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Pathogens and glioma: a history of unexpected discoveries ushering in novel therapy.

  • Author(s): Shah, Ashish H
  • Jusué-Torres, Ignacio
  • Ivan, Michael E
  • Komotar, Ricardo J
  • Kasahara, Noriyuki
  • et al.
Abstract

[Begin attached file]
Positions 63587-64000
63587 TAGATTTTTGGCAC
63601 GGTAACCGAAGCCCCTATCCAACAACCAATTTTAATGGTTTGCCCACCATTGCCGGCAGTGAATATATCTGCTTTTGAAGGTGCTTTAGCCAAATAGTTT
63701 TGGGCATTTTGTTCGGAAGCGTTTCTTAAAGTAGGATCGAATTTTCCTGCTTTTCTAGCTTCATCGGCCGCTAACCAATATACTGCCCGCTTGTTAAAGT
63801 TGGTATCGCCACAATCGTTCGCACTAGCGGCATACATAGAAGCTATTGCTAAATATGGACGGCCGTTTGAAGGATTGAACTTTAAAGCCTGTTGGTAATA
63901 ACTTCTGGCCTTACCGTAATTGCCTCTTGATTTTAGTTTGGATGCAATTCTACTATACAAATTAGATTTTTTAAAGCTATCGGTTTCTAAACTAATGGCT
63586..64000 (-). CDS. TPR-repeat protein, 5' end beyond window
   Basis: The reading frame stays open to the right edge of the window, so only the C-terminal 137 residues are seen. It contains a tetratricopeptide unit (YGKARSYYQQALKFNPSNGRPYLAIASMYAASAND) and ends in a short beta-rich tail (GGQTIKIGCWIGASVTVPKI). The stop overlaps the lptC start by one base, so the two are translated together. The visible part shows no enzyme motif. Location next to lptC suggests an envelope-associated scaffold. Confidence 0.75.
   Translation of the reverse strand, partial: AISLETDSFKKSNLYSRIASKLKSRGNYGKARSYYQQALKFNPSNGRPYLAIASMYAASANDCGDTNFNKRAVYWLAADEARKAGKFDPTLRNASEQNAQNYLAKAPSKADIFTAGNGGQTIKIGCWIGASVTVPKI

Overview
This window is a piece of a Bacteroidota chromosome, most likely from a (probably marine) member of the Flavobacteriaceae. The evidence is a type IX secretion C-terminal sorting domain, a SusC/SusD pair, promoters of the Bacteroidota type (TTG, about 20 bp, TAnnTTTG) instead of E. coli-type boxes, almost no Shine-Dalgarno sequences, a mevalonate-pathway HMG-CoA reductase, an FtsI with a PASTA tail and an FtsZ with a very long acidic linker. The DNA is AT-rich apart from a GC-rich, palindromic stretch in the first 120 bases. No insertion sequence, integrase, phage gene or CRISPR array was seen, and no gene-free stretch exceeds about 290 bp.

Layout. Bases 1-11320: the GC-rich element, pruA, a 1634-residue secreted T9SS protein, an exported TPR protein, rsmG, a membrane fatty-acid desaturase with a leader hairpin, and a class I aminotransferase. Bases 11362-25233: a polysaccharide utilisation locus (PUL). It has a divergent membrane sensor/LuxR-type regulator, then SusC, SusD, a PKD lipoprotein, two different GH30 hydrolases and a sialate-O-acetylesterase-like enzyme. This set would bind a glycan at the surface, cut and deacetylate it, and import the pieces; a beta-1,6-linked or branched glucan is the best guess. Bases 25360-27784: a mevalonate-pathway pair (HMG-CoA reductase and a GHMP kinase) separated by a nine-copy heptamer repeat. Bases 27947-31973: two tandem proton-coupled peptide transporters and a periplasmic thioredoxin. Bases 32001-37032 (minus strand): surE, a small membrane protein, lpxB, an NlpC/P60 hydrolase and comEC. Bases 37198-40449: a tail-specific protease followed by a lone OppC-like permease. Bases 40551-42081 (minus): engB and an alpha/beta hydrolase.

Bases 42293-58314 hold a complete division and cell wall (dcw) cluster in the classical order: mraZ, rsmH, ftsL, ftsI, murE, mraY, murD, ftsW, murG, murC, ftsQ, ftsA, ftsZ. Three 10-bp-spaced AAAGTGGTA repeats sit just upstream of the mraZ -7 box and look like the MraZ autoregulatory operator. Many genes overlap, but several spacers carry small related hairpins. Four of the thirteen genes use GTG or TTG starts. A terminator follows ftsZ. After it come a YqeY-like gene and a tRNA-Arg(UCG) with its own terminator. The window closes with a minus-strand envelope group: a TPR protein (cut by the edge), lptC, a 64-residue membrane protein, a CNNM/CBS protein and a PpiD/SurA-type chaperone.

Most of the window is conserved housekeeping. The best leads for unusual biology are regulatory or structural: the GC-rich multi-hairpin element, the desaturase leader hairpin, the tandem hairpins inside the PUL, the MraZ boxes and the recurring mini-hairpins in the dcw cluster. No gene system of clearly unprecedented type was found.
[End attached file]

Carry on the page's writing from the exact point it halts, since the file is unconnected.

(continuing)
In the late 19th century, Dr. William B. Coley introduced the theory that infections may aid in the treatment of malignancy. With the creation of Coley's toxin, reports of remission during viral illnesses for systemic malignancies soon emerged. A few decades after this initial discovery, Austrian physicians performed intravascular injections of Clostridium to induce oncolysis in patients with glioblastoma. Since then, suggestions between improved survival and infectious processes have been reported in several patients with glioma, which ultimately marshaled the infamous use of intracerebral Enterobacter. These early observations of tumor regression and concomitant infection piloted a burgeoning field focusing on the use of pathogens in molecular oncology.

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